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the spirit of a Christian pilgrim is required to be exemplified by us.
Now who is so blind as not to perceive the necessity of Divine grace to a compliance with the requisitions of Scripture respecting the abstinence which it enjoins? Who can fail of approving the language of our collect in which we pray for it? Who can be so stupid and insensible to his own interest, so great a stranger to the genuine spirit of Christianity, and to the corruption of his own heart, as to refuse a cordial union with the cry of the church in supplicating for the grace of religious abstinence?
The end for which we implore the grace of abstinence is very important. It is that "Our "flesh being subdued to the Spirit, we may ever "obey the Godly motions of Him, who for our "sake did fast forty days and forty nights, in "righteousness and true holiness, to His honour "and glory, who liveth and reigneth with the "Father and the Holy Ghost, one God, world "without end." In all believers "the flesh "lusteth against the Spirit, and the Spirit against "the flesh; and these are contrary the one to "the other, so that they cannot do the things *' that they would." In the most advanced Christians corrupt propensities still exist which require watchfulness, abstinence, and prayer, to keep them under; for " in us, that is in our "flesh," even to the end of life, "dwelleth no "good thing." The subjugation of the flesh to the Spirit is therefore the object of earnest prayer and of constant endeavour to the true Christian, whether he be a child, or a father in Christ. It is supposed to be the object, aim, and end of all the members of our church; for unless it be, they cannot use our collect without hypocrisy. Let the reader inquire if it be his.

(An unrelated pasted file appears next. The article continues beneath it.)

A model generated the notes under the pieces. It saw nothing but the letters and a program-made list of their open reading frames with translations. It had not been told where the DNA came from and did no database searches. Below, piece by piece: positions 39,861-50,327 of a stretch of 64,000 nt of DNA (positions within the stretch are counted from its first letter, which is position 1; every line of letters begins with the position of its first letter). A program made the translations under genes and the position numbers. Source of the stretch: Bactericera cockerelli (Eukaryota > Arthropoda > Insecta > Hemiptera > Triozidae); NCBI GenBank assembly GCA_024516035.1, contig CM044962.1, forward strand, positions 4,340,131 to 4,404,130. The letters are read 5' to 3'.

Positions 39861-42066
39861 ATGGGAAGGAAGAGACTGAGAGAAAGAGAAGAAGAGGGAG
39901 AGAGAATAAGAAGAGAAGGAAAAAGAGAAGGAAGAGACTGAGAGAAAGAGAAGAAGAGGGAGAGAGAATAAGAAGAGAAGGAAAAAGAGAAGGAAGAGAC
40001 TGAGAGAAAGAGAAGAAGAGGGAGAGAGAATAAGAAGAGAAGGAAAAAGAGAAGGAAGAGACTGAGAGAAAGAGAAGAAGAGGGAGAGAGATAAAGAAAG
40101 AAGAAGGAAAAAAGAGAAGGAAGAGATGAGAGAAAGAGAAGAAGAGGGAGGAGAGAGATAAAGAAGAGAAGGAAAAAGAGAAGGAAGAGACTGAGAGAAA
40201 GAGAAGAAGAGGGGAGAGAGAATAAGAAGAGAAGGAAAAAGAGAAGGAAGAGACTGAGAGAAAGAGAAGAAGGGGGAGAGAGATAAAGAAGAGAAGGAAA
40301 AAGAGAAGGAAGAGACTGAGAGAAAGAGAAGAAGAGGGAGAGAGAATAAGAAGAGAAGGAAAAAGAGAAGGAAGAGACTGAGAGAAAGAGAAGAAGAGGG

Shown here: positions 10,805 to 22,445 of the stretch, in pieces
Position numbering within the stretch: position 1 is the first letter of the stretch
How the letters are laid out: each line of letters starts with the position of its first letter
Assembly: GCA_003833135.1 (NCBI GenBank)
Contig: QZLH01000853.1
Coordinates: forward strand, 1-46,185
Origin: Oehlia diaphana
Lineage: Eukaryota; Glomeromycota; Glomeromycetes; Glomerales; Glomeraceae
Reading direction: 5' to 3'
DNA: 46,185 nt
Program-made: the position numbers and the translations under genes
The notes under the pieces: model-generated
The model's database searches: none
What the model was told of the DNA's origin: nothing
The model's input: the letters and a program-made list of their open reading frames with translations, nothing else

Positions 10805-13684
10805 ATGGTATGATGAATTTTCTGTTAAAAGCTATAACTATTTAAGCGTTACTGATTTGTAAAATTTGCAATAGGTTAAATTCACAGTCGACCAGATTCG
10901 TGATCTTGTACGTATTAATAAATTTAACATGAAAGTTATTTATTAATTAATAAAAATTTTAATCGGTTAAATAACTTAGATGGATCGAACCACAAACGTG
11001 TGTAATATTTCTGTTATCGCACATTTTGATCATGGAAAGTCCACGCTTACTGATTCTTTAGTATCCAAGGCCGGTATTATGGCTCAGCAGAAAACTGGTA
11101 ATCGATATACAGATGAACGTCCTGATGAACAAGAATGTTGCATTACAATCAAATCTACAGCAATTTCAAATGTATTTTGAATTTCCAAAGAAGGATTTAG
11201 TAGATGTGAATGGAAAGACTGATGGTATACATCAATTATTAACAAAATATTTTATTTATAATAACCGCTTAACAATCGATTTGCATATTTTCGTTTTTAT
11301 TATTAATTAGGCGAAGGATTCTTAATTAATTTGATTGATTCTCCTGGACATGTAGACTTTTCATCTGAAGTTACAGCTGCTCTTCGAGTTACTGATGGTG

By 'c Godly motions" we are to understand those holy thoughts which are suggested to the mind, and that heavenly attraction which is communicated to it, by the Word and Spirit of Christ. Obedience to these is that " holiness, "without which no man shall see the Lord/' And as the Spirit of God, moving on the face of the deep, was the primary cause of arrangement and beauty in the chaotic mass out of which all things have been formed, so also it is the motion of the Divine Spirit on the human soul which is the producing agency of "all holy "desires, good counsels, and just works." "It "is He that worketh in us both to will and to "do of His good pleasure."
Now without abstinence the flesh cannot be subdued to the Spirit; for the health and vigour of the one is the sickness and infirmity of the other. The reciprocal antipathy of these contending principles is such that they cannot flourish together; so that, without a subjugation of the flesh to the Spirit, the Godly motions of Christ within us cannot be obeyed. How important then is our prayer for the grace of abstinence, in order that, by obtaining it, selfmortification may produce and cherish within us the new life of holiness! The transformation of the caterpillar affords an apt emblem of the process of the life of grace. At first it crawls on the ground a mean and despicable worm, leading an earthly and sensual life. That life is then extinguished, after which it becomes a new creature. Its life is ethereal. Its habits, food, and enjoyments, are all new.